Now comes Gabriel Rockhill, exposing Žižek for the scoundrel that he is.

Capitalism’s Court Jester: Slavoj Žižek is a very long, demanding article. To smother the popularity of this intellectual fraud, one must delve into his entire career, his chameleon-like disguises, his shifts and maneuvers, his reliance upon obscure phrases and freshly minted words, his looseness with the truth disguised as “playfulness,” and his limitless opportunism. Rockhill tracks all of this, but at the cost of enormous research and documentation.

Sadly, this scholarship doesn’t fit well into the Twitter world, but no one should give an ounce of legitimacy to Žižek without reading this critique.

Rockhill recounts his own infatuation with Žižek during his formal education, his own encounter with the man, and his disillusion with his virulent anti-Communism and anti-Sovietism.

Amusingly, Rockhill dubs Žižek “the Elvis of cultural theory,” an apt description for someone who appropriated Marxism the same way that Elvis borrowed and diluted rhythm and blues for the amusement of a white, middle-strata audience at a time when the authentic practitioners were denied media access because of segregation and racism.

Žižek’s role in the anti-Communist opposition to the Yugoslavian leadership in his homeland is exposed and elaborated by Rockhill, noting the celebrity philosopher’s deep involvement with the post-Soviet regime and its move toward capitalism.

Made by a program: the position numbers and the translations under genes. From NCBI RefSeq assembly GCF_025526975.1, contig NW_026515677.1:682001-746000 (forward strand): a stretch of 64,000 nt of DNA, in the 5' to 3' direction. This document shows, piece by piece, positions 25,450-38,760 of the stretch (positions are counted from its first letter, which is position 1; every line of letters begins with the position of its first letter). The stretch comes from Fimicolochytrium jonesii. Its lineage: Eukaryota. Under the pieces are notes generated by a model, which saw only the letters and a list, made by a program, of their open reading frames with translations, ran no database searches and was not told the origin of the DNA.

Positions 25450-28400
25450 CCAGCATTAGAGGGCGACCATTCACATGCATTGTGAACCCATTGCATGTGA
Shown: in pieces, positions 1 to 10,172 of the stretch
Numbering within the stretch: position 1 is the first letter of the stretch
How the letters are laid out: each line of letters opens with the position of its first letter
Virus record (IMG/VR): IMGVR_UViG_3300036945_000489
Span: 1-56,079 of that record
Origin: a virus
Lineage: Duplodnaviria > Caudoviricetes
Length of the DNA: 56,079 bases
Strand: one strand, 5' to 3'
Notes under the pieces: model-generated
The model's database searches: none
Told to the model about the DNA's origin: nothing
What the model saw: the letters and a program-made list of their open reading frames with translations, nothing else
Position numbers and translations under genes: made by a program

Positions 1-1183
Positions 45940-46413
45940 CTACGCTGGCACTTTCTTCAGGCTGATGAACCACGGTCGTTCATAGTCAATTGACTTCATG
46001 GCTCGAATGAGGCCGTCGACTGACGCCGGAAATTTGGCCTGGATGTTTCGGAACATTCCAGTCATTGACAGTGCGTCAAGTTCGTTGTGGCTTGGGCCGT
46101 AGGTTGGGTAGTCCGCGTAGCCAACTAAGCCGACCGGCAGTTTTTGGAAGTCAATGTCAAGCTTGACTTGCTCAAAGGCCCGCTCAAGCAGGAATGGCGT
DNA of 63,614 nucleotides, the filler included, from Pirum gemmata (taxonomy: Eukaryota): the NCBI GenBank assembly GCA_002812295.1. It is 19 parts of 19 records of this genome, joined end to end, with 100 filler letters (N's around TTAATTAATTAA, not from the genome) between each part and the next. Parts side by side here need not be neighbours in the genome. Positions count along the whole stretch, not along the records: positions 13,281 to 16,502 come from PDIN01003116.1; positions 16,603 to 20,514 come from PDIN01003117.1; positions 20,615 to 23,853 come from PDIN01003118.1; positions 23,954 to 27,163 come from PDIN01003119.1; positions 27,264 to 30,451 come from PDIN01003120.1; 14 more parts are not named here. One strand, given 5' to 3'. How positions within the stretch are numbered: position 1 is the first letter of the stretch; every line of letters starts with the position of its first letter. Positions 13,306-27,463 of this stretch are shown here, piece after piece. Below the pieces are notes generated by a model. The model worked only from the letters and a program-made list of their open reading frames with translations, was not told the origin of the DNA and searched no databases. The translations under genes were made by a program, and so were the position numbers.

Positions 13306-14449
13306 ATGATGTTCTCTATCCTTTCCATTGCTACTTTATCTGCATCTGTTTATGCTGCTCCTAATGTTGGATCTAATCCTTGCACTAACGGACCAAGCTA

Further, Rockhill documents the convergence of Žižek’s thinking with US (and imperialist) foreign policy, as well as his near xenophobic Eurocentrism.

The Discreet Charm of the Petty-Bourgeoisie, Rockhill’s penultimate section, takes the reader into the Lacan-Badiou-Nietzsche weeds that are the nourishment of the herbivorous Žižek. Rockhill does his best to render the discussion perspicacious, but I suspect that it is still two removes from clarity. Nonetheless, there are gems of Rockhill’s insights in the section.

I fear that Rockhill’s brilliant takedown may be lost to the tastes for brevity, shallowness, or anti-theory that plague so many on the US left. The fact that the CounterPunch link on its email blast to me took me to the wrong article only underscores my fear.

Read this wholesome, nourishing article!